Wildlife authorities in Virginia say a deer hunted in Loudoun County last month has tested positive for chronic wasting disease.
The adult doe was harvested in October during the archery season near the county’s border with West Virginia, the Virginia Department of Wildlife Resources said in a news release Wednesday.
It was the first time a deer hunted in Loudoun County tested positive for the deadly neurological disease that affects deer, elk and moose, said Dr. Megan Kirchgessner, the Virginia state wildlife veterinarian, in an email to WTOP.
The department has been conducting surveillance for the disease in Loudoun since September.
The disease was first detected in Virginia in 2009 and has previously been detected in Fauquier, Clarke, Culpeper, Frederick and Shenandoah counties in Virginia.
The disease is caused by abnormal proteins called prions that can be passed to other deer through saliva, feces, urine and water or soil contaminated with the infectious prions, the department said.
Signs of a sick deer include loss of coordination, a droopy head or ears, excessive drooling, a lack of fear of humans and extreme emaciation.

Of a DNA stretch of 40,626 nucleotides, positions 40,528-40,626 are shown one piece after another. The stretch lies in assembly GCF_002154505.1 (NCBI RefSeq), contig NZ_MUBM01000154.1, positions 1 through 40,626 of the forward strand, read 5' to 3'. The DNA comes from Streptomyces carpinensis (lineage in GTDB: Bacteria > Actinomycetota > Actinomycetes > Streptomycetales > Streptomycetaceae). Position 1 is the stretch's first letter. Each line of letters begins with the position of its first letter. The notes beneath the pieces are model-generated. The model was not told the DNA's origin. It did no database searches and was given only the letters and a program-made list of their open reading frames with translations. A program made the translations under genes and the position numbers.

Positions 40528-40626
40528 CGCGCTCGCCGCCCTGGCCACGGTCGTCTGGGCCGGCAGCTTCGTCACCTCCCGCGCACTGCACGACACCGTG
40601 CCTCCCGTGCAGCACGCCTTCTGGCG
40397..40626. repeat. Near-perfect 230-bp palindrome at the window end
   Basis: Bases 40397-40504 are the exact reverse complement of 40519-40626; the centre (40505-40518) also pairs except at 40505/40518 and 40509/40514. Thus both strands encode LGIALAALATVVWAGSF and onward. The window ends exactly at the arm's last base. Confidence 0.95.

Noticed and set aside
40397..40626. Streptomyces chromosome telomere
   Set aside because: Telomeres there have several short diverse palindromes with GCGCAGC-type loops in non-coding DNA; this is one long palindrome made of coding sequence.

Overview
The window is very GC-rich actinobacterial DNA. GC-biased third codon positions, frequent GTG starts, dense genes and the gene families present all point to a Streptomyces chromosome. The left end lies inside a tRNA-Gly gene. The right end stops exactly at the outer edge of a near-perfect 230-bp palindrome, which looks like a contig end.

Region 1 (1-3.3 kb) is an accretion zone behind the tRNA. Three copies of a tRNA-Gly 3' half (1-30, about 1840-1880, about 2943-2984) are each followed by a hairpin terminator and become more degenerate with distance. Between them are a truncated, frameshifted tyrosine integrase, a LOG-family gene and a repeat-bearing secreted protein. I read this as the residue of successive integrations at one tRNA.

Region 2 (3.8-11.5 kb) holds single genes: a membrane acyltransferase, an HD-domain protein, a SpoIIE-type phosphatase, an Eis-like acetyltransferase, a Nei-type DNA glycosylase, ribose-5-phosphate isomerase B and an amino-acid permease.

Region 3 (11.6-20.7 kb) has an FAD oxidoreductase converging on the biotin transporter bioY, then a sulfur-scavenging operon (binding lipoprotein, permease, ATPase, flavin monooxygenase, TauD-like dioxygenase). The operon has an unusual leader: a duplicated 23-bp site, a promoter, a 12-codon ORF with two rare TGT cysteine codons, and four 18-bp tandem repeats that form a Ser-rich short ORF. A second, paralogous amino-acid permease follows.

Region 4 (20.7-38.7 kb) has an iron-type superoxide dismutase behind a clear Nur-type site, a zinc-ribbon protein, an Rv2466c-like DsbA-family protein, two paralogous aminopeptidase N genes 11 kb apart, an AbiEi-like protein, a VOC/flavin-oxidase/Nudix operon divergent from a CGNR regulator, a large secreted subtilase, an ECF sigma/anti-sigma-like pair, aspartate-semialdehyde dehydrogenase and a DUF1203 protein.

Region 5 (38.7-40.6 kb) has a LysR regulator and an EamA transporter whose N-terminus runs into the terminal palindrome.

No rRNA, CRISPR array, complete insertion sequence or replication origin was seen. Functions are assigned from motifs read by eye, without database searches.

The disease, which has been detected in pockets throughout the U.S., particularly the Western U.S., is of serious concern for Virginia’s white-tailed deer population, but it has not been shown to pose any health risks for humans or domestic animals.
The department urged hunters to help fight the fatal disease by submitting harvested deer for testing, which helps monitor the infection rate of local deer populations and map the geographic spread.
“This information is critical to helping slow the spread of this disease,” the department said in the release.
While there’s no evidence the disease can infect humans, the department recommends hunters wait for deer samples to be tested before eating venison.
During deer season, a hunter can drop off the head plus 4 inches of the neck for testing at sites throughout Virginia.
In Loudoun County, hunters can take samples to the Philomont General Store. There are two locations in Fauquier County, and one each in Culpeper and Rappahannock counties.
“The Department is grateful to all cooperating hunters, processors and taxidermists for their continued support” to monitor the deer population for the spread of the disease, the agency said in the release.